Will Wigan see a hosepipe ban as August begins to hot up? Here's everything you need to know
July’s 40 degree heatwave along with more hot weather and low rainfall at the beginning of August has led to hosepipe bans being introduced in some parts of the country.
A hosepipe ban, in simple terms, means everyone has a responsibility to save water and must not use water for anything covered under the ban – also known as a Temporary Use Ban.
What are the restrictions under a hosepipe ban?
Watering a garden using a hosepipe
Cleaning a private motor-vehicle using a hosepipe
Watering plants on domestic or other non-commercial premises using a hosepipe
Cleaning a private leisure boat using a hosepipe
Filling or maintaining a domestic swimming or paddling pool
Drawing water, using a hosepipe, for domestic recreational use
Filling or maintaining a domestic pond using a hosepipe
Filling or maintaining an ornamental fountain
Cleaning walls, or windows, of domestic premises using a hosepipe;
Cleaning paths or patios using a hosepipe
Cleaning other artificial outdoor surfaces using a hosepipe.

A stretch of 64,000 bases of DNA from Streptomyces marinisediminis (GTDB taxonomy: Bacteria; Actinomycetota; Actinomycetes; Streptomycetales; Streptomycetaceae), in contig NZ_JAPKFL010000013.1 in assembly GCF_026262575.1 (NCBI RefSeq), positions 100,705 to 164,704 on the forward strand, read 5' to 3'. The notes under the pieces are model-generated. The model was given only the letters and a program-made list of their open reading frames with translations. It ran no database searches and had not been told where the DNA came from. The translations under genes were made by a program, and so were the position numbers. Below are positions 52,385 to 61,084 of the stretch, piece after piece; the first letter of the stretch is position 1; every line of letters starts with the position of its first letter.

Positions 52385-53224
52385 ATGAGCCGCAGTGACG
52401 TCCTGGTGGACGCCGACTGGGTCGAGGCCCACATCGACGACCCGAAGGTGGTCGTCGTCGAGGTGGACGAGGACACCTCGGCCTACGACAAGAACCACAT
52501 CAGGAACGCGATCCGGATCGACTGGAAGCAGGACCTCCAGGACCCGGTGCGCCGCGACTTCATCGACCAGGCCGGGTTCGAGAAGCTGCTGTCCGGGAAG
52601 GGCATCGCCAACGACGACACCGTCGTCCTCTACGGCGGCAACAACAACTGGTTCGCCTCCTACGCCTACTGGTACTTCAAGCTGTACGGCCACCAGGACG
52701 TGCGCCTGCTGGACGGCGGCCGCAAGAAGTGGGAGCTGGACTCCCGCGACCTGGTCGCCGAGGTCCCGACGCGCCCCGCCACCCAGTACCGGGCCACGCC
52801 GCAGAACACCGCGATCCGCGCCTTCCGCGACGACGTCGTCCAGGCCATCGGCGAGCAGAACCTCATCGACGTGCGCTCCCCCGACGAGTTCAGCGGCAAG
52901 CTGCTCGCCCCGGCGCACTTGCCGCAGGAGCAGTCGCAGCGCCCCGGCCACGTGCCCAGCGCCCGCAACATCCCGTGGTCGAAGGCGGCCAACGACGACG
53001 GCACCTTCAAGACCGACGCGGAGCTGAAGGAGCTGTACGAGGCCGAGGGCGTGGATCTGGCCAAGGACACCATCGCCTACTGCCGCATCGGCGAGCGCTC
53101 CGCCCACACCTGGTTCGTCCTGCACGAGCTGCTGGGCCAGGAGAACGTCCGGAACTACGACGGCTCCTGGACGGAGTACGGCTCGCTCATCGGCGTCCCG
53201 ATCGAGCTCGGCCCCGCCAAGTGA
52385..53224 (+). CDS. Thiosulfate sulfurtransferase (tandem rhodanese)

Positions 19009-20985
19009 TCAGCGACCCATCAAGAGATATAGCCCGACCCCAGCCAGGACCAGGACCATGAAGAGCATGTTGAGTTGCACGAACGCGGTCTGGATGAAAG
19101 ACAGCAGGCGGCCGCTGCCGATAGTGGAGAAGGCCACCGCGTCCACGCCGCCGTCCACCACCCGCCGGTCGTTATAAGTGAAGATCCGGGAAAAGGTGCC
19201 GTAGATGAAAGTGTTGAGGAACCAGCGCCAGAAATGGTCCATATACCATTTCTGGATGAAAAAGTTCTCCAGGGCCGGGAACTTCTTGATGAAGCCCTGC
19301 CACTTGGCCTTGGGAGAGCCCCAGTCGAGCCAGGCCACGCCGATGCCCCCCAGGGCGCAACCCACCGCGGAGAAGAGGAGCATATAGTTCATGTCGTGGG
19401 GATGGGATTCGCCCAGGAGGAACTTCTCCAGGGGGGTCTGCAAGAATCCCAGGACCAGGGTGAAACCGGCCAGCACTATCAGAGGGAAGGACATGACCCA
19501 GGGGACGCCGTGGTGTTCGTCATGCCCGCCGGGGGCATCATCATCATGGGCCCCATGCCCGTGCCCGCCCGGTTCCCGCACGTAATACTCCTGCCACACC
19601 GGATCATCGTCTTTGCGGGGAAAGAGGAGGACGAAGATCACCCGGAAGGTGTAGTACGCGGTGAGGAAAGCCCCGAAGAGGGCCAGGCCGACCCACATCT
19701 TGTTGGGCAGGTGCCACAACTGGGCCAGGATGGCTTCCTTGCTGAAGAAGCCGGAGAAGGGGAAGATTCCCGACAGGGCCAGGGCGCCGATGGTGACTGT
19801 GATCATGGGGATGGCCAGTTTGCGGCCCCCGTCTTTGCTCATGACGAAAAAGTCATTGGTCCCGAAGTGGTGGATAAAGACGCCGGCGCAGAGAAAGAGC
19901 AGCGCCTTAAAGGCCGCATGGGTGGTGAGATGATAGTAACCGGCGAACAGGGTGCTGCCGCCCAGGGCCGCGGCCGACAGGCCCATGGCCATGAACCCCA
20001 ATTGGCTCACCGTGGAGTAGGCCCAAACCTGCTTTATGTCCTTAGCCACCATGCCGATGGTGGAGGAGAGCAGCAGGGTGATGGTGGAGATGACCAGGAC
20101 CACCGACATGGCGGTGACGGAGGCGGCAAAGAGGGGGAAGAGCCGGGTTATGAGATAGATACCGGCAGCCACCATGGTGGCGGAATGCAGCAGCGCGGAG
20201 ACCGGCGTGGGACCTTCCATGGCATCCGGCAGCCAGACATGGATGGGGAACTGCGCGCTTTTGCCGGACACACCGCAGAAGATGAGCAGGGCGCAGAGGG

Which areas are currently affected?
Following a meeting last month, the National Drought Group placed England into prolonged dry weather status – the stage that comes before a drought is declared.
At present bans are in place in parts of Hampshire and the Isle of Wight - and are expected to be rolled out across Sussex, Kent and Pembrokeshire later this month.
At present there are no such restrictions in Wigan, with United Utilities stating that no plans are in place at present to introduce a hosepipe ban.
The last time a ban was announced in August 2018 it was cancelled due to welcome rainfall and a reduction in customers’ water useage.
Dr Martin Padley, Water Services Director, said at the time: “We would like to thank all of our customers who have helped in recent weeks by conserving water wherever they can around the home and in the garden.”
Can you be punished for ignoring a hosepipe ban?
Anyone flouting a hosepipe ban could face a fine of up to £1,000 and prosecution.
What can I do to save water?
There are some easy ways to save water in your home and garden. Saving water in the garden couldn’t be easier by swapping tap water for rainwater by installing a water butt.
For further tips on how you can save water click here